What are the Different Transportation Careers?

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  • Written By: Ken Black
  • Edited By: Andrew Jones
  • Last Modified Date: 18 February 2018
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Transportation careers cover a wide variety of jobs from the operation of various types of equipment and mechanical repair, to office personnel, and those who oversee the equipment and its movement. The job involves moving people or objects from one location to another in the most efficient manner possible. Some transportation careers pay well, but others may only be useful for supplemental income when there is another wage earner in the household.

Operators make up a great portion of those in transportation careers. These are the truck drivers, taxi drivers, ship's captains, airline pilots and train engineers. Nearly all these jobs will take some type of special training, though the level of training will vary based on the complexity of the vehicle being operated. Any transportation career involving these jobs could possibly require long hours away from home, or even outside of one's home country.

Careers in transportation also include transportation logistics careers. These are those people in the office involved in dispatch and scheduling. If a call comes in, for example, for a truck driver to perform a pickup of freight at a certain location, it will need to be relayed to the driver. This is usually done through a radio or computer network, though cell phones may also be used. Transportation careers in logistics often involve regular shifts, with others taking over in operations that run over multiple shifts or 24 hours. Those in logistics may also be responsible for handling much of the paperwork a driver brings in.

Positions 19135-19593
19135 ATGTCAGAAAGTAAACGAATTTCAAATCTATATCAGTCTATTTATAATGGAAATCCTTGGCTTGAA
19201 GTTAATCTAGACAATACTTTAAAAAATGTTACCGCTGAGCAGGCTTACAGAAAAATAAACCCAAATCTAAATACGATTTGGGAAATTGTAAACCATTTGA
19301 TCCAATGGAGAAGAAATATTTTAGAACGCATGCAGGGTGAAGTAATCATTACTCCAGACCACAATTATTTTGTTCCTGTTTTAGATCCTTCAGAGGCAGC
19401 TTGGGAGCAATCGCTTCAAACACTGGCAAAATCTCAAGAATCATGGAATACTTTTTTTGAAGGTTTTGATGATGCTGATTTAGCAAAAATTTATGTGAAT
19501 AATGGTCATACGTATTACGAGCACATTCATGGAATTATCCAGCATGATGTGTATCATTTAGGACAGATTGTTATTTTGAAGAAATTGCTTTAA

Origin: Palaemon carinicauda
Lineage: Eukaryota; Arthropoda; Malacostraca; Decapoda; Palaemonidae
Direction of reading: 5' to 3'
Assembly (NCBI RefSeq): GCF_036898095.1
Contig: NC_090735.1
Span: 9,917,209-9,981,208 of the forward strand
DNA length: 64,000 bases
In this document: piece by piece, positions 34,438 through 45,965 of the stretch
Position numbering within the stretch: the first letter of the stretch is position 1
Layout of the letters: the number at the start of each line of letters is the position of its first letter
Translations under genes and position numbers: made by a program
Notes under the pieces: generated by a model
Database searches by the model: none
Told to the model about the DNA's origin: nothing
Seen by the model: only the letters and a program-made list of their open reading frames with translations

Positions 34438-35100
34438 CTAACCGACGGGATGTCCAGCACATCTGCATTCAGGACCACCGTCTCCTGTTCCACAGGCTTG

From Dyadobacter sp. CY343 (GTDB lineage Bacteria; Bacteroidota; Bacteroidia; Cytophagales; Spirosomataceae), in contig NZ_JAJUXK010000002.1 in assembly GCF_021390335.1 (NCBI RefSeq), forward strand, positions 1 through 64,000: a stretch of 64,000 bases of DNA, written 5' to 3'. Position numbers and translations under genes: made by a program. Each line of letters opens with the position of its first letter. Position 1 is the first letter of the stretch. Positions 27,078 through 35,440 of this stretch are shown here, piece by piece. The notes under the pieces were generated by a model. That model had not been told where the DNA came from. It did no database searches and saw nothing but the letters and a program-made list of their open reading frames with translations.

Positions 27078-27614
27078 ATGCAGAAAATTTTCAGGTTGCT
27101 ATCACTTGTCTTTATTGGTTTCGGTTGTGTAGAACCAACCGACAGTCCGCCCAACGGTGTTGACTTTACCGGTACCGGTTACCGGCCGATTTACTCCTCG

Air traffic control is one of those transportation careers that may be considered very similar to logistics, albeit a little more technical in nature. The job of a controller is to safely guide planes while on the ground and in the air. This is often a job that requires more than one person to complete, ranging from the tower controllers at airports to the radar controllers at FAA air traffic control centers. The goal is to make sure the aircraft being directed finds a safe and efficient route to its destination, while avoiding other aircraft. Often, a pilot will deal with several air traffic controllers during the course of a flight over great distances.

There are also transportation directors for transit systems and private transit systems. These individuals are responsible for scheduling drivers, planning routes, making adjustments to those routes when needed, and being there to handle any customer service issues. This person will also be responsible for hiring and supervising both drivers and logistics personnel. Those in this position will often have a degree in the business field, as well as experience in the industry.

Further, there are the mechanics, who are responsible for repairing any broken down machinery. Some mechanics may specialize in routine maintenance, while more experienced mechanics may do the highly technical repairs. As a team, the goal is to keep the vehicles running as long and as safely as possible.



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